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Indigenous cultural training for health workers in Australia

Downing, Rosie, Kowal, Emma and Paradies, Yin 2011, Indigenous cultural training for health workers in Australia, International journal for quality in health care, vol. 23, no. 3, pp. 247-257, doi: 10.1093/intqhc/mzr008.

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Title Indigenous cultural training for health workers in Australia
Author(s) Downing, Rosie
Kowal, Emma
Paradies, YinORCID iD for Paradies, Yin orcid.org/0000-0001-9927-7074
Journal name International journal for quality in health care
Volume number 23
Issue number 3
Start page 247
End page 257
Total pages 11
Publisher Oxford University Press
Place of publication Oxford, Eng.
Publication date 2011-06
ISSN 1353-4505
1464-3677
Keyword(s) Australia
Cross-Cultural Comparison
Cultural Competency
Education
Healthcare Disparities
Humans
Oceanic Ancestry Group
Population Groups
Prejudice
Summary PURPOSE: Culturally inappropriate health services contribute to persistent health inequalities. This article reviews approaches to indigenous cultural training for health workers and assesses how effectively they have been translated into training programmes within Australia. DATA SOURCES: CINAHL PLUS, MEDLINE, Wiley InterScience, ATSIHealth and ProQuest. STUDY SELECTION: The review focuses on the conceptual and empirical literature on indigenous cultural training for health workers within selected settler-colonial countries, together with published evaluations of such training programmes in Australia. Data extraction Information on conceptual models underpinning training was extracted descriptively. Details of authors, year, area of investigation, participant group, evaluation method and relevant findings were extracted from published evaluations. RESULTS OF DATA SYNTHESIS: Six models relevant to cultural training were located and organized into a conceptual schema ('cultural competence, transcultural care, cultural safety, cultural awareness, cultural security and cultural respect'). Indigenous cultural training in Australia is most commonly based on a 'cultural awareness' model. Nine published evaluations of Australian indigenous cultural training programmes for health workers were located. Of the three studies that assessed change at multiple points in time, two found positive changes. However, the only study to include a control group found no effect. CONCLUSION: This review shows that the evidence for the effectiveness of indigenous cultural training programmes in Australia is poor. Critiques of cultural training from indigenous and non-indigenous scholars suggest that a 'cultural safety' model may offer the most potential to improve the effectiveness of health services for indigenous Australians.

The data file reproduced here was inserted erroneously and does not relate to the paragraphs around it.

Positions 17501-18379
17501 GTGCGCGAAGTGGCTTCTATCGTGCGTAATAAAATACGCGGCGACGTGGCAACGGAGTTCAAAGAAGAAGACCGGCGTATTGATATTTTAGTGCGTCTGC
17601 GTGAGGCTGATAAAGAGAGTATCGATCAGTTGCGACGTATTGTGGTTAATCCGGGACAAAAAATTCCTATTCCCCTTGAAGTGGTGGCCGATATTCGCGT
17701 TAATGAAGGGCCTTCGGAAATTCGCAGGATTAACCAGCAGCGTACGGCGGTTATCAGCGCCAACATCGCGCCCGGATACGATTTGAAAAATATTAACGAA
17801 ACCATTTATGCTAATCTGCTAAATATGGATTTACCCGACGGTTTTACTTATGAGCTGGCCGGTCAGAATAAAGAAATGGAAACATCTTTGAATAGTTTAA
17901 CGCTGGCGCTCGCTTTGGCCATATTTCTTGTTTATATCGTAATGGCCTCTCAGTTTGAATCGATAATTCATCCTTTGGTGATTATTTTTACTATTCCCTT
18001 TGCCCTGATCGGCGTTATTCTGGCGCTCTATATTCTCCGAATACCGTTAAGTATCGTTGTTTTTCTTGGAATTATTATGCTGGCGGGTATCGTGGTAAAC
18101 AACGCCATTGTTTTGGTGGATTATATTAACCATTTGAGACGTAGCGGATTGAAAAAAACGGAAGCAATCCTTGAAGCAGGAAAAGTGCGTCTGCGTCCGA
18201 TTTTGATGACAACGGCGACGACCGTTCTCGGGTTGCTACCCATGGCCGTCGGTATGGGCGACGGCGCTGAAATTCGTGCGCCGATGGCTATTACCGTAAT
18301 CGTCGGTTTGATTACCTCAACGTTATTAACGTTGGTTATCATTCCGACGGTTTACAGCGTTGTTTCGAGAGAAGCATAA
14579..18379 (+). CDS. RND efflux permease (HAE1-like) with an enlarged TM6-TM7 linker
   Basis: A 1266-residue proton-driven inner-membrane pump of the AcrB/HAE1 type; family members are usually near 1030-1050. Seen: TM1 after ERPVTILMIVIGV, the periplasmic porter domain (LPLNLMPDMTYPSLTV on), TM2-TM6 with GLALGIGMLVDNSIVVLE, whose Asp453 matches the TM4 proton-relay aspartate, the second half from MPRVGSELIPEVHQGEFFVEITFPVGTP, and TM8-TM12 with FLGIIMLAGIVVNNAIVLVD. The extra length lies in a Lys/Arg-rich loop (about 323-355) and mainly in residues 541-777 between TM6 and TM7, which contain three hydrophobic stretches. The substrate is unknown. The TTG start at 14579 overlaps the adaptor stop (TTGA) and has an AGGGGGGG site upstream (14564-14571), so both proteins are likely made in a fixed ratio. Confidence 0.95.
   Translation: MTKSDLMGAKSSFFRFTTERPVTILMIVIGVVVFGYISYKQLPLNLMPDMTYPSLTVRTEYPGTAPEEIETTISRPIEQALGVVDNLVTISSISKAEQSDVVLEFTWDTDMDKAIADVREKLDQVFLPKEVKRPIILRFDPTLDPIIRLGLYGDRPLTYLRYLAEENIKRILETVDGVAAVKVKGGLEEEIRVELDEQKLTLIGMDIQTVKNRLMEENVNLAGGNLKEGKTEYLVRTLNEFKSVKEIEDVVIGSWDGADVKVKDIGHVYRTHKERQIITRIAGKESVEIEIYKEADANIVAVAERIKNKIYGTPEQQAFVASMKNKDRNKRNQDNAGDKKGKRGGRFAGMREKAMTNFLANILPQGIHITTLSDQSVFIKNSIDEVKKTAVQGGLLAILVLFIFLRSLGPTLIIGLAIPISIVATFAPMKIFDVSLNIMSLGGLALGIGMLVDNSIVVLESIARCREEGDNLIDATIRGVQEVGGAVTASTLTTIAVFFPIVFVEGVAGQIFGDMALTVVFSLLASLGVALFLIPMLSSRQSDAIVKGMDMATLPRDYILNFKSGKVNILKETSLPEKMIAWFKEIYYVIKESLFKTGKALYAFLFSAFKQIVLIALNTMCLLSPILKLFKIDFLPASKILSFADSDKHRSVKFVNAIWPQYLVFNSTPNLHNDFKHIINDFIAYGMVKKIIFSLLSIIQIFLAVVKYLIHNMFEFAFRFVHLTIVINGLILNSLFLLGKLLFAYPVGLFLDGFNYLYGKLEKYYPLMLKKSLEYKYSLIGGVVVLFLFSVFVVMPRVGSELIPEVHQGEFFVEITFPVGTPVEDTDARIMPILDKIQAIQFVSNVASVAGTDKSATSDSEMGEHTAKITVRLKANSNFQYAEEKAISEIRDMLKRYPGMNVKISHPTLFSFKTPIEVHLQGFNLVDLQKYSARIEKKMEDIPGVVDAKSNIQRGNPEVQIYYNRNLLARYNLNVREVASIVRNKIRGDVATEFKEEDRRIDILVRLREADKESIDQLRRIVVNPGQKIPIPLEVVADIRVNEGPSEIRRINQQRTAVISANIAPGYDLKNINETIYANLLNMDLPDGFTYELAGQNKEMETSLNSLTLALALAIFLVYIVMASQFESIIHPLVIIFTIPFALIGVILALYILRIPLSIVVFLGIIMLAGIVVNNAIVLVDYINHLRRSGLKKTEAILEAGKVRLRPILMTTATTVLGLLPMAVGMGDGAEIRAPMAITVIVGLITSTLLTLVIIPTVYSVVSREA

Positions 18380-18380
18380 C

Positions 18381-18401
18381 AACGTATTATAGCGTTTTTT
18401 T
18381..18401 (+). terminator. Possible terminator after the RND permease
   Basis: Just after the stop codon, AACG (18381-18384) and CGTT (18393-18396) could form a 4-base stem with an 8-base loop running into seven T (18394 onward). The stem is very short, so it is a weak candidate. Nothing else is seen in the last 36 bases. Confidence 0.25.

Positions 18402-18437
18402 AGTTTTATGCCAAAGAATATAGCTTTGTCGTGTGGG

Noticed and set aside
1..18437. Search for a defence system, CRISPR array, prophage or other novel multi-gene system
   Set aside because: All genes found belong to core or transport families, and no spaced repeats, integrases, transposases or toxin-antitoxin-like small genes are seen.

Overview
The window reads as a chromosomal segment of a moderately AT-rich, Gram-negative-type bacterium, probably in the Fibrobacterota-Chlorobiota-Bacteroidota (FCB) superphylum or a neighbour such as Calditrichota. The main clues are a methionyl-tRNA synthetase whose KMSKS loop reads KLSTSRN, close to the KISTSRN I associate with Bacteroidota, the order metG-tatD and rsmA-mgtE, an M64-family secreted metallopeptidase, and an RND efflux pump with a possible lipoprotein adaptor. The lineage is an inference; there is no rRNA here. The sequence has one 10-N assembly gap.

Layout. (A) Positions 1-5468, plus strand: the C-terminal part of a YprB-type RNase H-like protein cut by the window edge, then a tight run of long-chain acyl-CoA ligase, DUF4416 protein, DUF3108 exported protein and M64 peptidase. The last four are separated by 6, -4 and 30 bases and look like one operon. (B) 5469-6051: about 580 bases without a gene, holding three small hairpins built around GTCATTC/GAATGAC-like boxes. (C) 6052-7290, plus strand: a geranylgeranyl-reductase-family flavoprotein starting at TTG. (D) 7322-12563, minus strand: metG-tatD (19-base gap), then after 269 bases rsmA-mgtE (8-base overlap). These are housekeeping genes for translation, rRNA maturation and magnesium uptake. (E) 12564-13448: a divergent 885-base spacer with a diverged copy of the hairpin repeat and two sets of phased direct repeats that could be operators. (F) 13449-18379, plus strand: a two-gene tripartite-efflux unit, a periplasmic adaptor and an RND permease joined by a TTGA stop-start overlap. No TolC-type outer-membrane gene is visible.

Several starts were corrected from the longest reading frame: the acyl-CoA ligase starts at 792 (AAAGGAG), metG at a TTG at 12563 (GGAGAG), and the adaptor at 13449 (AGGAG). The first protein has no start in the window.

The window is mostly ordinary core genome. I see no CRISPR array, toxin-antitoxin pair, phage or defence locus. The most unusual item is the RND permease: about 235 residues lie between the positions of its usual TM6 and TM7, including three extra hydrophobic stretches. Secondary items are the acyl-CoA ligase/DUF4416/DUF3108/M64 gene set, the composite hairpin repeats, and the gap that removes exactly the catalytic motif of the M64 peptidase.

Language eng
DOI 10.1093/intqhc/mzr008
Field of Research 160104 Social and Cultural Anthropology
160803 Race and Ethnic Relations
11 Medical And Health Sciences
17 Psychology And Cognitive Sciences
Socio Economic Objective 970116 Expanding Knowledge through Studies of Human Society
HERDC Research category C1.1 Refereed article in a scholarly journal
Copyright notice ©2011, The Author
Persistent URL http://hdl.handle.net/10536/DRO/DU:30073359

Document type: Journal Article
Collection: Centre for Citizenship and Globalisation
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